Hi all,

I hope I can remember all the information to give you a good picture of my issue, but here goes....

We are planning on launching a new product in Q4 of '08, which is basically a server application with thin clients. On the Clients, there will need to be some components placed that deal with the integration of third party applications such as AutoCAD, Microsoft Excel, etc. The question is, what is the best mechanism to get these components to all workstations/clients with as little intervention as possible?

Here are the early requirements for the install:

1) Ease of installation/un-installation
2) Little or No End User Interaction
3) No Need to Have Admin Rights on Target (this is the biggy)
4) No Need to Reboot Target
5) Self Update when Newer Versions Available
-with ability to disable self update
-with ability to force update if so desired
-with ability to dictate update source location.

I'm thinking that the big obstacle, initially, will be #3. I think the powers that be want the installation to install without having to have Admin Rights on the target machines. With this said, I don't know what the actual footprint of the integration components will be (Program Files, System32, HKLM, etc) so I guess its hard to say at this point what to do here.

Initially, the lead developer suggested ClickOnce deployment, but I think this has some limitations regarding where 'stuff' can be placed, written, etc, correct? I did read that you can prevent having to supply credentials if the package is digitally signed with a valid certificate and this certificate has been distributed to the clients/workstations via Group Policy. Is this correct? I'm just wondering if this would be the way to go even if items have to be placed in restricted areas of the File System or Registry.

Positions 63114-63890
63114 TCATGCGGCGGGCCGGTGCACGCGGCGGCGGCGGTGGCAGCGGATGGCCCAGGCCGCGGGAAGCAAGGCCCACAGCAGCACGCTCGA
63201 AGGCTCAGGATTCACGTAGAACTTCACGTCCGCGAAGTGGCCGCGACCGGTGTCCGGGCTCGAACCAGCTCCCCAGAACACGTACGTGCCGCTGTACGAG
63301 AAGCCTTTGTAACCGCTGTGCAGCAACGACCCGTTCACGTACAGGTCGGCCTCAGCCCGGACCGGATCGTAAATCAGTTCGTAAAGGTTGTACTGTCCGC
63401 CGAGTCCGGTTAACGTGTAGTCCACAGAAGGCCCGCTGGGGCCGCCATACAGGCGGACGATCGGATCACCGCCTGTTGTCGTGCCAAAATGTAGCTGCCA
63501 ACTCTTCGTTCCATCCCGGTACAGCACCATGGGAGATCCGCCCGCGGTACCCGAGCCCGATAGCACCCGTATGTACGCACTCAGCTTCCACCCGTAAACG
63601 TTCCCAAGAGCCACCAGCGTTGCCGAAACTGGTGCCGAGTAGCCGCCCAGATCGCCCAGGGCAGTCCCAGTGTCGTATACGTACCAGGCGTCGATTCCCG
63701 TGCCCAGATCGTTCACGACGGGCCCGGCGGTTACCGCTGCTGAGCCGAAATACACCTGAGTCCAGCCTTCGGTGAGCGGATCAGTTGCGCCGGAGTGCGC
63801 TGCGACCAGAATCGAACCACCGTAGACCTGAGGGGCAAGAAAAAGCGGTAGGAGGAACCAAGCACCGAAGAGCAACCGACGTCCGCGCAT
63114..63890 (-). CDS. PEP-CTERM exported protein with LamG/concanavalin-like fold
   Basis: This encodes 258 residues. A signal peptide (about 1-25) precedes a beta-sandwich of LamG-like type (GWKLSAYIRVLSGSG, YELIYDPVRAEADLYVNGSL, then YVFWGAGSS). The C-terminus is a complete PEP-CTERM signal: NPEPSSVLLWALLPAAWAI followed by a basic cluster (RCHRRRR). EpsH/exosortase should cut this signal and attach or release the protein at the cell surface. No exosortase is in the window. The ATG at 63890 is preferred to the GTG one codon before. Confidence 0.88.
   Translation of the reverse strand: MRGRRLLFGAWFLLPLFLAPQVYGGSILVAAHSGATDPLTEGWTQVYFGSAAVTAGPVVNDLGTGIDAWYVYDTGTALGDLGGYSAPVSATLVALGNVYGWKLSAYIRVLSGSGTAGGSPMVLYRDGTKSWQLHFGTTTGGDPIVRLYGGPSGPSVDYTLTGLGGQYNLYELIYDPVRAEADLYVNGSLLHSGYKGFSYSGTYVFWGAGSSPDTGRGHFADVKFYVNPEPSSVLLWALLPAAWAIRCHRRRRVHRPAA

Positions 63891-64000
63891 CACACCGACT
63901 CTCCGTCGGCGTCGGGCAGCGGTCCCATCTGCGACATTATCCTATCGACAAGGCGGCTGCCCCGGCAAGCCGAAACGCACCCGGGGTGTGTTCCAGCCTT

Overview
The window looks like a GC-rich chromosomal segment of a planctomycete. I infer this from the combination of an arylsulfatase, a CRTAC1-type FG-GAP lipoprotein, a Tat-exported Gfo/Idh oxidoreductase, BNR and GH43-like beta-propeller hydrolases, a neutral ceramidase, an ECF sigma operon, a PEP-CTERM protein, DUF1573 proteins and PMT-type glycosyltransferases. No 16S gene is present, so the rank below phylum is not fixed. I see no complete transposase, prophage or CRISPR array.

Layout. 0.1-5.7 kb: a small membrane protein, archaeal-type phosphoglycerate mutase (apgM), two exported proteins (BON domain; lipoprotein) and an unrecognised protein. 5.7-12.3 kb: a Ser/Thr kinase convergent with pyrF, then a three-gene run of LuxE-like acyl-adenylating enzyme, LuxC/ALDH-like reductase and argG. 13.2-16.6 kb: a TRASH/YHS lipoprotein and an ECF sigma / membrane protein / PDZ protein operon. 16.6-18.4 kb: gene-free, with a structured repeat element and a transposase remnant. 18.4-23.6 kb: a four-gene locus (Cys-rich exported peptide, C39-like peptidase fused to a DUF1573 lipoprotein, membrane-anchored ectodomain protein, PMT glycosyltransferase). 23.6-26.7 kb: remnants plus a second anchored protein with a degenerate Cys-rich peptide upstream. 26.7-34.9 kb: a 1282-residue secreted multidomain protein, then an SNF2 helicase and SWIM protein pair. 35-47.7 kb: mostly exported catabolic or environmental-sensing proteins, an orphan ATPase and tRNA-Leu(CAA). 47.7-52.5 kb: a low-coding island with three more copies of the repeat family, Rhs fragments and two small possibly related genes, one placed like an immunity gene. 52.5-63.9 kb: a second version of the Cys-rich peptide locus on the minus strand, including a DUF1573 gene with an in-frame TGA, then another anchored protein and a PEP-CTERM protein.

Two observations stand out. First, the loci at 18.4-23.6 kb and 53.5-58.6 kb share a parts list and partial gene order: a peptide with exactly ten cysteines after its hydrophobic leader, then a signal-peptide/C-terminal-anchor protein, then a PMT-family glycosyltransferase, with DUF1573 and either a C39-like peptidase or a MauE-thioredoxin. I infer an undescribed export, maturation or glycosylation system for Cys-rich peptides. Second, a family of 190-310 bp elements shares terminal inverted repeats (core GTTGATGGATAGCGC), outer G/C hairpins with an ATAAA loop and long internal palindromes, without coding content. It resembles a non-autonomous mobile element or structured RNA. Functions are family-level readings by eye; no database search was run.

If Group Policy is involved in making ClickOnce function as required, I'm wondering if I could just use Group Policy to distribute an .msi that we might come up with for these components. I believe I can, but I'm just wondering if this would be best suited for our plans and would be something to look into further.

I guess I should also make mention of the possible hardware configurations that may house the new product....

-File server (vault), web server, application server, database all hosted by our company ‘in the cloud’
-File server (vault) at customer site(s), web server, application server, database hosted by our company ‘in the cloud’
-All servers at customer site

I know there are some third party distribution/deployent products out there that end users would be able to purchase, but I'm wondering what Microsoft technologies might be available with no added monetary deployment cost(s) for the user.

I'm the guy at our company that creates the actual installations (.msi's), but I really don't know anything about network deployment technologies so I guess I have to learn fairly quickly.

Any help, advice, points to information would be greatly appreciated! I read a bit about ClickOnce and I'm currently reading up on Group Policy. If I'm wasting my time with these, please let me know that as well.